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Wow Turbulence Can Kill!  
User currently offlineUa777222 From United States of America, joined Dec 2003, 3348 posts, RR: 11
Posted (9 years 12 months 10 hours ago) and read 9718 times:

I was reading that in 1997 a United 747-100 flying near Japan encountered severe turbulence that led to the death of one passenger and left 3 crew members with serious injurys. From my research the a/c was NRT?SFO and that shortyly after take-off the pilots hit severe turbulence during "clear-air" flight and caused the death of one passenger and left close to 100 with minor injurys. Does anyone else know of this incident?

For all those "How bad can turbulence get?" here's an example of how bad it can get. Now from my understanding "severe" means loss of alt. and some loss of control over the aircraft.

Any other info on this crash would be great!

Thanks again for all the help!

UA777222


"It wasn't raining when Noah built the ark."
40 replies: All unread, showing first 25:
 
User currently offlineIslipWN From , joined Dec 1969, posts, RR:
Reply 1, posted (9 years 12 months 10 hours ago) and read 9659 times:

I can't help you with that, but I do remember a while back in 2004, there was an IB A340 somewhere over South America that hit really bad turbulence. For some reason I remember that 6 or 8 people died and a lot of people had to be hospitalized.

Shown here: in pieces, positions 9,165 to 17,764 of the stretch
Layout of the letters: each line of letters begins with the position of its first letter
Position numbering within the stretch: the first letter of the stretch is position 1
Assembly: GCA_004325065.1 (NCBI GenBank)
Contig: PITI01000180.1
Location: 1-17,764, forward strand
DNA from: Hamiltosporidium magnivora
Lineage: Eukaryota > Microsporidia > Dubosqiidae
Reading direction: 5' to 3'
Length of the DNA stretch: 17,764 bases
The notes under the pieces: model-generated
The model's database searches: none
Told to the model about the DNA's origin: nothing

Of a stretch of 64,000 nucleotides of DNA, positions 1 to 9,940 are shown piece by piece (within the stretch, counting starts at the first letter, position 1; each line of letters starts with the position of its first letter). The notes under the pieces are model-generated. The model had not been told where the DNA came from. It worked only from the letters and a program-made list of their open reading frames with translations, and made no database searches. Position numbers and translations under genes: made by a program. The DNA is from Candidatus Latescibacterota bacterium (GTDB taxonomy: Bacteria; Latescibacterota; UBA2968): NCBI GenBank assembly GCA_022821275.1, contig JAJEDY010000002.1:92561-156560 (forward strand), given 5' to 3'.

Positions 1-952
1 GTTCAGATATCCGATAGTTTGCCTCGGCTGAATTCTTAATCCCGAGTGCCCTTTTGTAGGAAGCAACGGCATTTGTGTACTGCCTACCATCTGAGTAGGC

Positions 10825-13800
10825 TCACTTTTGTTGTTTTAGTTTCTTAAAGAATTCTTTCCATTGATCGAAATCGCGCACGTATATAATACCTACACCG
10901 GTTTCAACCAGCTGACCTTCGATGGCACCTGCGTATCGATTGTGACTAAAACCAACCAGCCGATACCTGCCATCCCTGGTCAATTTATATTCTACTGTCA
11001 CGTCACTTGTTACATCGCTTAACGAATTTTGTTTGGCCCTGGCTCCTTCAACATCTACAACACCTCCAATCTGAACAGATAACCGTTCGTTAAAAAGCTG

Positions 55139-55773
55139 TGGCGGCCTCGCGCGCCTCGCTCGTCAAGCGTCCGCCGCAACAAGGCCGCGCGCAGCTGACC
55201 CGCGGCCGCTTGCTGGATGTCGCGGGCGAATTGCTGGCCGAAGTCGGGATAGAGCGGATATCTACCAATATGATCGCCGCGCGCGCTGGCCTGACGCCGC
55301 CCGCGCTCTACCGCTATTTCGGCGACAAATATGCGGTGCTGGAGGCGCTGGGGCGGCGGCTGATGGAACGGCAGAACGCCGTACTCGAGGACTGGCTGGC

Joe


User currently offlineAAFLT1871 From United States of America, joined Dec 2004, 2333 posts, RR: 10
Reply 2, posted (9 years 12 months 10 hours ago) and read 9630 times:

The link below list almost all fatalities since 1980



http://www.airsafe.com/events/turb.htm



Where did everybody go?
User currently offlineAAFLT1871 From United States of America, joined Dec 2004, 2333 posts, RR: 10
Reply 3, posted (9 years 12 months 10 hours ago) and read 9580 times:

Below is a link on the United 747 you were asking about.

Hope it helps


http://cimss.ssec.wisc.edu/goes/misc/971228.html


Rob



Where did everybody go?
User currently offlineCapt.Fantastic From United States of America, joined Aug 1999, 751 posts, RR: 0
Reply 4, posted (9 years 12 months 10 hours ago) and read 9561 times:

I remember this incident and a few others of the sort. The aircraft was N4723U and was enroute from Tokyo to HNL. The turbulance was not anticipated, however, according to the NTSB, " ... the Japanese-speaking flight attendant did not fully translate one of the captain's instructions to fasten seat belts into Japanese. Most of the passengers spoke only Japanese."

In November 2000, An American A300 enroute from MIA to Port Au Prince encountered severe turbulence that caused a passenger's death.

This is exactly why we are instructed to keep our seat belts fastened even when the sign is off.